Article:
A corruption in the database base often manifests itself in the form of errors when performing a DDL or DML operation on affected relations. The errors often show up as errors reading tables due to a missing file—that is rather straightforward, of course. However, a corrupt index is not as obvious as a corrupt table. More often than not to find if indeed there is index corruption, one needs to observe the behavior (execution times) and results of the queries themselves.
What are some of the symptoms of a corrupt index you might see in a database?
A. Queries that use indexes are performing more sequential scans.
B. Some more vigilant DBAs who keep an eye on pg_stat_user_tables see the idx_scan column increasing at a much slower rate (or not changing at all) when compared to seq_scan
C. Users complain that some of the data which they are receiving is not what they expect.
In situations A and B, for the majority of the cases, you could easily be misled to the conclusion that your statistics were out of date. In Situation C, this behavior guides us more toward a corrupt index, but it’s hard to know for sure without more knowledge; this is one scenario where the “Google and go” approach often yields very little for anyone hunting for an answer to their challenge. So, we decided to convert it into a blog; for as rare as it is for your average PostgreSQL user, our goal is to help you make this elusive problem easier to pin down.
Note: Due to privacy and compliance limitations, through the blog, we are of course not using actual user data but of a sample test case to demonstrate similar results as seen.
Unexpected Query Results
Our user had a query which was a part of his regular workflow. It was a part of a job that purged older data based upon the application need. In the last few executions of the job, the user saw a major reduction in the number of rows being cleared by the job— but none of the usual suspects, like retention rules, had been changed to explain the problem. In addition, it looked like there was also a steady increase in the size of the tables on which the job was running.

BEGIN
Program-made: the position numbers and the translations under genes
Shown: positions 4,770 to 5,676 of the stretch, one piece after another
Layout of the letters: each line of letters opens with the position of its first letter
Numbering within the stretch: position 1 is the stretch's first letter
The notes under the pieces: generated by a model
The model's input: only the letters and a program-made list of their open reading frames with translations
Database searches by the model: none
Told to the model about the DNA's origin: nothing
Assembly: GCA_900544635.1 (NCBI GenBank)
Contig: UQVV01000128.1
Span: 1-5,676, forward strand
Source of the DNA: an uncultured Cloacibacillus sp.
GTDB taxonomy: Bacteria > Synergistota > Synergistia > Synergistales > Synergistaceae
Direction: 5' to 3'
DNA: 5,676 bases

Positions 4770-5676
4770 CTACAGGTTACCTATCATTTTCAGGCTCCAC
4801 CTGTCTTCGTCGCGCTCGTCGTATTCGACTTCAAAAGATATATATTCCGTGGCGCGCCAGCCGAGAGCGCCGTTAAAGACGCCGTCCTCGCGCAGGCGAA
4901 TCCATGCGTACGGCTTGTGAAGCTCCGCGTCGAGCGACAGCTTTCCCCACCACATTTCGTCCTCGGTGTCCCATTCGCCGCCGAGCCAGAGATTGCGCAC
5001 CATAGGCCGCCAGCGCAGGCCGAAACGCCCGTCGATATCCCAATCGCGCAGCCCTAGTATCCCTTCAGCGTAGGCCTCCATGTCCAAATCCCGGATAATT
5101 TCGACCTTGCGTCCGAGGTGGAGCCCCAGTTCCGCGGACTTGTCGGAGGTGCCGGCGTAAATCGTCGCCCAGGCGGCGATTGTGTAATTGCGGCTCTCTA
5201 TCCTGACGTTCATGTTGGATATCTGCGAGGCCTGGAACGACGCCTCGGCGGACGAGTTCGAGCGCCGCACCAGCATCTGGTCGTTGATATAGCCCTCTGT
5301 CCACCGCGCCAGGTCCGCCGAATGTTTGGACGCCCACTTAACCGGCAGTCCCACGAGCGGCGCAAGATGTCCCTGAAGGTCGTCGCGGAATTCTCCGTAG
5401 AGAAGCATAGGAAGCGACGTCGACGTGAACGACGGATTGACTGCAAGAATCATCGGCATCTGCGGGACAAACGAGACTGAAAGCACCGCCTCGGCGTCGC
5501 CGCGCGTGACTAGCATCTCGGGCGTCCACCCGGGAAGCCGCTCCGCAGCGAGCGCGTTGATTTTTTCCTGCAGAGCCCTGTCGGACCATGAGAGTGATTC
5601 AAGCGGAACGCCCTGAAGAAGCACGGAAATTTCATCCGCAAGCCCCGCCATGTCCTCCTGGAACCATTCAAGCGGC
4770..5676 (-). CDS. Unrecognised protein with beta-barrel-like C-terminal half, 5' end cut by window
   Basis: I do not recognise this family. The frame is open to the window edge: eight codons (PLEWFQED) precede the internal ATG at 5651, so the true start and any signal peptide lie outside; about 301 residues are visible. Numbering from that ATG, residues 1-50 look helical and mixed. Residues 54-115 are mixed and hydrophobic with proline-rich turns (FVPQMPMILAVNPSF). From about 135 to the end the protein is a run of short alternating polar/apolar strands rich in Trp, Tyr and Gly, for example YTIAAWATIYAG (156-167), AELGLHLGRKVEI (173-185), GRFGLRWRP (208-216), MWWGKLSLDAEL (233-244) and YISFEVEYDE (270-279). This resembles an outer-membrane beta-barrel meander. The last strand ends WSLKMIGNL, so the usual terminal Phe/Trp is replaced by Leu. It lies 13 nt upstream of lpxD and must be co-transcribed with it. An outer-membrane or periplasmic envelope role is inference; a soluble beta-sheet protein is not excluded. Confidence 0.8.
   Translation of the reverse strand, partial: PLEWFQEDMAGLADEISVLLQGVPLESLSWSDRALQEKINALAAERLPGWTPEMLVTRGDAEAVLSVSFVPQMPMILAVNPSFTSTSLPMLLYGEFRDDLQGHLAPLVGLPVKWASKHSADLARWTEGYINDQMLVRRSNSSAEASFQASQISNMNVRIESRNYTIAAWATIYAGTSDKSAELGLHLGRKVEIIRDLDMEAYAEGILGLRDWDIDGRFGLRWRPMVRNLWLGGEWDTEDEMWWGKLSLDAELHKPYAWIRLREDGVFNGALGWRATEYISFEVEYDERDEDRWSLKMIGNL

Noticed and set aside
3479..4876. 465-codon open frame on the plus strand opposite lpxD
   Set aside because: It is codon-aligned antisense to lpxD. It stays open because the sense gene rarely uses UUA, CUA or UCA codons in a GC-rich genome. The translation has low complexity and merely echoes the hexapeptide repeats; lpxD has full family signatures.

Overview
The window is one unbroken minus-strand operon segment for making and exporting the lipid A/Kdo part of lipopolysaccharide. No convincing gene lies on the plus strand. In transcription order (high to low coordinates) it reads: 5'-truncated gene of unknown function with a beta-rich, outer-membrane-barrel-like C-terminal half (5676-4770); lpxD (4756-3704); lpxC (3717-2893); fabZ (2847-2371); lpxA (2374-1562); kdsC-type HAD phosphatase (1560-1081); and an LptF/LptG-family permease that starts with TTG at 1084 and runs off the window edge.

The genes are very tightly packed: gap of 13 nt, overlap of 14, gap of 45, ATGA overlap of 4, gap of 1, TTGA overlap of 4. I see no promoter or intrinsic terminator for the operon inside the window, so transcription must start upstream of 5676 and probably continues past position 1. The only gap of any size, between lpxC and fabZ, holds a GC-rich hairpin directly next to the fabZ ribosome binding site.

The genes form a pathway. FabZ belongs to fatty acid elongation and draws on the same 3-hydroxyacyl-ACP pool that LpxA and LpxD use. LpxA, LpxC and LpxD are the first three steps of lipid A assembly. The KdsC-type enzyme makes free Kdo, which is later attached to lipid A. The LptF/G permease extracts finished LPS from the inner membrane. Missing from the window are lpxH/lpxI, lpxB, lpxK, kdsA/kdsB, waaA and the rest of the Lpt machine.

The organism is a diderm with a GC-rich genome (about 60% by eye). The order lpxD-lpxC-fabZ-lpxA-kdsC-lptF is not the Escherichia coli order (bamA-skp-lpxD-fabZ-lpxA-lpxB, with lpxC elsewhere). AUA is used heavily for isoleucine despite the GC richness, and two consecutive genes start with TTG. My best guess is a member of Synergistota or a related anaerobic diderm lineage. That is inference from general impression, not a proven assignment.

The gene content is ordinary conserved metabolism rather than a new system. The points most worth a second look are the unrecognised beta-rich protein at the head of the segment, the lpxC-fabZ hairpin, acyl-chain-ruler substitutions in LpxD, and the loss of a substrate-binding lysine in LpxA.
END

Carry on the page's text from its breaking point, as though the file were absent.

Eliminating the Obvious
As no errors were logged during job execution, we started looking at DB logs for any errors/warnings. The job was working fine without any issues on one particular day, but one day it suddenly stopped working. The database is still up and running, connectivity is intact, applications are running fine. What went wrong?
We started with eliminating the obvious:
- Has there been any change in business logic/table structures?
- Has there been any change in retention rules?
- Have there been any bulk operations, like data load or truncate?
The next step was to examine the contents of the logs generated at the time of last execution of the purge job and we came across the following:
"ERROR: could not read block xxx in file"
What does the error mean?
Let’s take a quick look at what a block is and why not being able to read it caused the query to fail. In PostgreSQL, all tables and indexes are stored as a collection of pages; these pages are 8KB by default, though it can be customized during server compile. Since pages don’t vary in size once it’s defined during the compilation, these pages are all logically equivalent when we’re speaking of table pages. However, with an index, the first page is normally reserved as a metapage; the difference is that it carries control information within it. As a result, there may be different types of pages in a single index. In this case, it's this 8KB page which is referred to as a block in the error.